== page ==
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Ichiro Tsuji 2 Articles
The associations of the national health and productivity management program with corporate profits in Japan
Yuichiro Yano, Hiroshi Kanegae, Koichi Node, Atsushi Mizuno, Akira Nishiyama, Hiromi Rakugi, Hiroshi Itoh, Kaori Kitaoka, Naoki Kashihara, Fumiaki Ikeno, Ichiro Tsuji, Kunio Okada
Epidemiol Health. 2022;44:e2022080.   Published online September 23, 2022
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AbstractAbstract AbstractSummary PDFSupplementary Material
Using a dataset from a survey on national health and productivity management, we identified health and productivity factors associated with organizational profitability.
The Ministry of Economy, Trade and Industry conducted an annual survey on Health and Productivity Management between 2014 and 2021. We assessed the associations of organizational health and productivity management using survey questions collected in 2017 and 2018, with the rate of change in profits from 2017 and 2018 to 2020. We identified factors associated with organizational profitability using eXtreme Gradient Boosting, and calculated SHapley Additive exPlanation (SHAP) values for each factor.
Among 1,593 companies (n= 4,359,834 employees), the mean age of employees at baseline was 40.3 years and the proportion of women was 25.8%. A confusion matrix for evaluating model performance had an accuracy of 0.997, precision of 0.993, recall of 0.997, and area under the precision-recall curve of 0.999. The most important factors related to an increase in corporate profits were the percentage of current smokers (SHAP value, 0.121), per-employee cost of health services (0.084) and medical services (0.050); the percentage of full-time employees working in sales departments (0.074) and distribution or customer service departments (0.054); the percentage of employees who slept well (0.055); and the percentage of employees within a company who regularly exercised (0.043).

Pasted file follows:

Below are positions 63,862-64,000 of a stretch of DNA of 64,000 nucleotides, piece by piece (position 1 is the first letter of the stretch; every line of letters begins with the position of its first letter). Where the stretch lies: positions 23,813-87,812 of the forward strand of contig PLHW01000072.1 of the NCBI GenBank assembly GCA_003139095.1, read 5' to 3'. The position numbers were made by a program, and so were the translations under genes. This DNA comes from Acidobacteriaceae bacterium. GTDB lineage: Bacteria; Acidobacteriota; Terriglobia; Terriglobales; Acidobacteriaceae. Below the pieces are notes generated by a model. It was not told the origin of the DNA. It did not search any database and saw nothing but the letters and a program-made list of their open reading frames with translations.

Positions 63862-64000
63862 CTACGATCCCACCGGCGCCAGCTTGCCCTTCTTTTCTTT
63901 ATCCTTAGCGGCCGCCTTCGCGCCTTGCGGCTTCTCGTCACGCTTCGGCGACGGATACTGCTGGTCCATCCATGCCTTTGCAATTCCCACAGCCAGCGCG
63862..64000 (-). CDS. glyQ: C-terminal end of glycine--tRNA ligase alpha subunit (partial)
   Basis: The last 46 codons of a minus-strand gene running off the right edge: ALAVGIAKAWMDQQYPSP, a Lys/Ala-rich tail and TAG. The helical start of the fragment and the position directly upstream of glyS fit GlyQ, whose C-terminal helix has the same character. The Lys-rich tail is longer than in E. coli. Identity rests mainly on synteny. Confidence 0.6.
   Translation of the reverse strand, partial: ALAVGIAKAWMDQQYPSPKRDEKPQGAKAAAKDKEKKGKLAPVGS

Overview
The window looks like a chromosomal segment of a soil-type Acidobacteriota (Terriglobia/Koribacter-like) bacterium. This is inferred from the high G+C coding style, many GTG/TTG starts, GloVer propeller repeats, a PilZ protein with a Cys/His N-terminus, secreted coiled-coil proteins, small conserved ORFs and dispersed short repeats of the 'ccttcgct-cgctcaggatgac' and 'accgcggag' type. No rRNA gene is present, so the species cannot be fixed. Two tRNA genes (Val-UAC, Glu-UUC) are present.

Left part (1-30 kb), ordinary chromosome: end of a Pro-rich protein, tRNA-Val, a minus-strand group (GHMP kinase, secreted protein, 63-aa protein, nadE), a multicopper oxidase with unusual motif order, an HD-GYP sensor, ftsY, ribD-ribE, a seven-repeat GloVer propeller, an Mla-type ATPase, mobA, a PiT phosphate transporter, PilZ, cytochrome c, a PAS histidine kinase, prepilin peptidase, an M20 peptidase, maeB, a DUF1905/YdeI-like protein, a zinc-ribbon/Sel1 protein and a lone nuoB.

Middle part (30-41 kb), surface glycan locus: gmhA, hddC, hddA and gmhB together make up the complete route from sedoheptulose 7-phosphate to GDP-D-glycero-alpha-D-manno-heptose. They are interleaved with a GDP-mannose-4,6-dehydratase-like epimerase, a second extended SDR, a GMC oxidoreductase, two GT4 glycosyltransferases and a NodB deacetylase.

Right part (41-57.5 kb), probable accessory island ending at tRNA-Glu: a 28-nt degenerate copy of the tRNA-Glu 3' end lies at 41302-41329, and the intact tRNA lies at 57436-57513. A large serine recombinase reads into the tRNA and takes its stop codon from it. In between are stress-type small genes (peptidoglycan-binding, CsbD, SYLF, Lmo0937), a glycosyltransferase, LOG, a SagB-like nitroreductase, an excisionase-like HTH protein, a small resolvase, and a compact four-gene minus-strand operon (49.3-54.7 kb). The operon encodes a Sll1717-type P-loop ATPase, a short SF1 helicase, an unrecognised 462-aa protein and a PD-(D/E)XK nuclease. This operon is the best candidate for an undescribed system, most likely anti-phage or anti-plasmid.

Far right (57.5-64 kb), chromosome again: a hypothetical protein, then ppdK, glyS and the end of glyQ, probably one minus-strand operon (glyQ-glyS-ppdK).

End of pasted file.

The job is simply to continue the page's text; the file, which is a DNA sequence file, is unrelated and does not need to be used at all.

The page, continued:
Employees’ lifestyle-related health risk factors and organizations’ management systems were associated with organizational profitability. Lifestyle medicine professionals may demonstrate a significant return on investment by creating a healthier and more productive workforce.
Key Message
Lifestyle medicine professionals may demonstrate a significant return on investment by creating a healthier and more productive workforce


Citations to this article as recorded by  
  • Role and Value of the Corporate Medical Director
    Gregg M. Stave, Wayne N. Burton, Richard J.L. Heron, T. Warner Hudson, J. Brent Pawlecki, David Roomes, Martin J. Sepulveda, Michael Rendel, Pamela A. Hymel
    Journal of Occupational & Environmental Medicine.2023; 65(12): e797.     CrossRef
General Perspective of Cancer Screening System in Japan and the Epideiologic Evaluation of its Effectiveness and Efficiency.
Ichiro Tsuji
Korean J Epidemiol. 1998;20(1):10-12.
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AbstractAbstract PDF
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Epidemiol Health : Epidemiology and Health